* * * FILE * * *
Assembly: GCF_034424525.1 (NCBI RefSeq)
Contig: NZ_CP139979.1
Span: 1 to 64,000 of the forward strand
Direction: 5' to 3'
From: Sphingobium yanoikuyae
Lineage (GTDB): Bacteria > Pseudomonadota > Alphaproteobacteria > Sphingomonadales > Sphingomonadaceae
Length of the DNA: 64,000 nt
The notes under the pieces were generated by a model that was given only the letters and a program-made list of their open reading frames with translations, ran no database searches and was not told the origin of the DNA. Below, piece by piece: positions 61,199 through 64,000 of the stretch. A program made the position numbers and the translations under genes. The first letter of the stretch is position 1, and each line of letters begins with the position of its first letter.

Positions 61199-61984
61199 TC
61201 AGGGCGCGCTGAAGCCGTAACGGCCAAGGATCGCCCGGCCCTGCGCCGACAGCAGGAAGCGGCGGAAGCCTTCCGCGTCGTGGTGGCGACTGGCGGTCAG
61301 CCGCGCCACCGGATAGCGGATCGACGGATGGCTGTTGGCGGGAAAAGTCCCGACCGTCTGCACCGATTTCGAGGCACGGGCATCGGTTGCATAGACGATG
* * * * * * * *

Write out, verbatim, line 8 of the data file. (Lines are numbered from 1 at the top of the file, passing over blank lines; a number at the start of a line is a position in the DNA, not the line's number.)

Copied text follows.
The notes under the pieces were generated by a model that was given only the letters and a program-made list of their open reading frames with translations, ran no database searches and was not told the origin of the DNA. Below, piece by piece: positions 61,199 through 64,000 of the stretch. A program made the position numbers and the translations under genes. The first letter of the stretch is position 1, and each line of letters begins with the position of its first letter.